Internet Safety for Young People

The Middle East is becoming a major regional force in information technology. The expansion of the use of the Internet in Egypt, the proliferation of affordable computers and Internet connections, advanced access technology and unregulated cyber-cafes where young people meet, share network information and surf without any parental guidance or technical blocs, has been both a blessing and a curse. Unattended surfing of the Internet or use of mobile phones may expose young users to risks related to content, contacts or commercialism.

Our youth are often becoming the involuntary recipients of materials that are repulsive or potentially damaging. The proliferation of Internet sites depicting violence, brutality and crime desensitizes youth to their horrors. This necessitates immediate action to raise awareness among youth about the potential dangers associated with the use of the Internet.

Since various forms of filtering, blocking and monitoring software are sometimes ineffective and as their development is outpaced by those who would post such material on the web, circumventing such security measures and reaching our children anyway, it is necessary to work with youth and parents and perhaps also public providers of Internet services whether at the network level or at the supplier end. As part of their interests in the affairs of women and children, relevant NGOs are important not only as a source of funding but also as a source of information sharing as well as a source of expertise in conducting survey research and analyzing results.

This track aims at establishing a Youth Internet Safety Focus Group to spread awareness about Internet safety issues in order to empower children and youth with the ability to identify harmful content and use computers, the Internet, IT tools, and mobile phone services safely and responsibly. The Youth Internet Safety Focus Group will meet regularly over an initial 18-month period beginning February 2008. The group has four major goals:

  1. Research the current e-safety needs of young people in Egypt to better understand the wide range of concerns shared by youth and their families.
  2. Assess the most appropriate guidelines for young people in safe use of the Internet.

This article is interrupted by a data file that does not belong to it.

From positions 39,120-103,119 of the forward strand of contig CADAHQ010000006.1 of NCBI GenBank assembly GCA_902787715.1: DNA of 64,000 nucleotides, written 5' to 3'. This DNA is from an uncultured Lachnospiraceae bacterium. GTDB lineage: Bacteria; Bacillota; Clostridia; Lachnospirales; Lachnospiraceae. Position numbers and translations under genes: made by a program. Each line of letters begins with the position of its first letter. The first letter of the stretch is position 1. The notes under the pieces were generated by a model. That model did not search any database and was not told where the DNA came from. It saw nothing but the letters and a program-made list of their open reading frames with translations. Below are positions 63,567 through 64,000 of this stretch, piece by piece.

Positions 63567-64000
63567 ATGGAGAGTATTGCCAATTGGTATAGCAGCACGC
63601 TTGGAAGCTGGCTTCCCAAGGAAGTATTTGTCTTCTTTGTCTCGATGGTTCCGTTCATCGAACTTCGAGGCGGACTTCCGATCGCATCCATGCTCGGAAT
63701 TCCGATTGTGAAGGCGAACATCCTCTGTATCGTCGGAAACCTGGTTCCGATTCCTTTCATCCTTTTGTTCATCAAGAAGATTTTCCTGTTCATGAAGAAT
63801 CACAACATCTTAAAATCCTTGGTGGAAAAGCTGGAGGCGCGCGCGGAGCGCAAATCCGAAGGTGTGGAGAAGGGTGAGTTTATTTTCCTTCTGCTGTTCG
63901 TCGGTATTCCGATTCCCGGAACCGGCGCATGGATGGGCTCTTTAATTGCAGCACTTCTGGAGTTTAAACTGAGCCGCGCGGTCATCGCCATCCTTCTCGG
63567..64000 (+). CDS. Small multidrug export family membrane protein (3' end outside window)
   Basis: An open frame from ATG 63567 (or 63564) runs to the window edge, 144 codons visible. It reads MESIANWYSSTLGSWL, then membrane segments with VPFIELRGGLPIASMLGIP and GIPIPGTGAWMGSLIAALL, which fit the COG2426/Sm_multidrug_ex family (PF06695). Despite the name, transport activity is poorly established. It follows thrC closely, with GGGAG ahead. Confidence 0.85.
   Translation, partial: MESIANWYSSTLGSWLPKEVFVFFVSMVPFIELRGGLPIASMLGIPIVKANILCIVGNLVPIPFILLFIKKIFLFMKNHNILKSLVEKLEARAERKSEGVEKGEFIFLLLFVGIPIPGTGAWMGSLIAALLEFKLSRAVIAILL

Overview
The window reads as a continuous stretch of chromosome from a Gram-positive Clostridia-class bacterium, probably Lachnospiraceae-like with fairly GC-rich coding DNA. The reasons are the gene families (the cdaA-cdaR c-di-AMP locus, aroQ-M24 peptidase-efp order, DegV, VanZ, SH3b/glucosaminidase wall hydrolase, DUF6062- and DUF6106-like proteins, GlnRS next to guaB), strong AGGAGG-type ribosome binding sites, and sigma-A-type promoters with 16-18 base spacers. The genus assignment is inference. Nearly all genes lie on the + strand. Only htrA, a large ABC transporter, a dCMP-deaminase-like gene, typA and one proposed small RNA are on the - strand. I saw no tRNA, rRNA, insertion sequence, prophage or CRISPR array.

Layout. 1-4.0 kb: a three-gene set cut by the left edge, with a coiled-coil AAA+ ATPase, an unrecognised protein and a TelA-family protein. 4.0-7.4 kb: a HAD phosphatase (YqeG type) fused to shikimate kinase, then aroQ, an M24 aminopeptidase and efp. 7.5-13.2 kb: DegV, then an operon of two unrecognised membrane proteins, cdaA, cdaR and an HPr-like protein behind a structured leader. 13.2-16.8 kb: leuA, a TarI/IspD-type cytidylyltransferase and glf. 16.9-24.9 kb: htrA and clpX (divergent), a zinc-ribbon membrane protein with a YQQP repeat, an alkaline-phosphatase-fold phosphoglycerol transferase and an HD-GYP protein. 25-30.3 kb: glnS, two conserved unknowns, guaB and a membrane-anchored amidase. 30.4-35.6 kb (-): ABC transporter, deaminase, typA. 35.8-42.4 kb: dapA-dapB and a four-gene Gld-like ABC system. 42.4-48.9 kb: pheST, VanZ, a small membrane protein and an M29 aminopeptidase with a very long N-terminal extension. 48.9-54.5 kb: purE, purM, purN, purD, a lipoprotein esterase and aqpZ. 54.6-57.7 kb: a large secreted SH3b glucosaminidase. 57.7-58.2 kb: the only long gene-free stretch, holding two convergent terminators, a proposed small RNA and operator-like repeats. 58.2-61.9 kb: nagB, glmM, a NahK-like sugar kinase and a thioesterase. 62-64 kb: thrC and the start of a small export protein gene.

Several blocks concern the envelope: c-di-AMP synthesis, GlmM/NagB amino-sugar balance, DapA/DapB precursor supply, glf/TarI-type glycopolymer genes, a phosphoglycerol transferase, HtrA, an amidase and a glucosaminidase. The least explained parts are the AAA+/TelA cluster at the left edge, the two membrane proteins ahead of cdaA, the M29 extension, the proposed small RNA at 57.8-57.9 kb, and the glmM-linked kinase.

3. Create and design effective education and awareness resources to communicate e-safety information to young people and their parents.
  4. Contribute to wider strategic programs and assess those programs from the youth perspective.

Key strategies for achieving these goals include holding focus groups and workshops for parents on Internet safety as well as monthly awareness meetings with youth to identify and promote Internet safety tips to parents, youth and children; partnering with key international organizations and NGOs active in the field; meeting periodically with heads of NGOs for raising awareness and discussing issues; considering a code of ethics for young users; and promoting a system of classification, tools, and filters.

As a first step, the Focus Group is organizing a national conference on Internet safety issues under the title “Young People in the Internet and Mobile Age: Safe and Empowered !”. The conference, will held in March 2008 at Egypt’s Smart Village, will bring together a range of stakeholders to hear about lessons learned from organizations around the world dealing with these issues, as well as youth, library professionals, parents’ groups, representatives of the Egyptian government,and professionals from education, industry, media, law enforcement, and civil society sectors. The conference will showcase best practices, identify potential hazards, and plan for future action to trigger a national and regional dialogue about safety on the Internet.

This track will also establish an e-Safety Focus Group for Parents in collaboration with Childnet International. This focus group gives members of Childnet and the Cyber Peace Initiative the opportunity to review with parents the kind of efforts that are needed to increase parents’ understanding of the issues as well as enable them to keep pace with their children’s use of the Internet. The initial focus group will bring together 25 parents for a four-hour workshop to assess current awareness, explain risks and other issues such as Internet governance, hear from parents about their fears and anxieties, discuss possible messages, and review with them similar campaigns from around the world.


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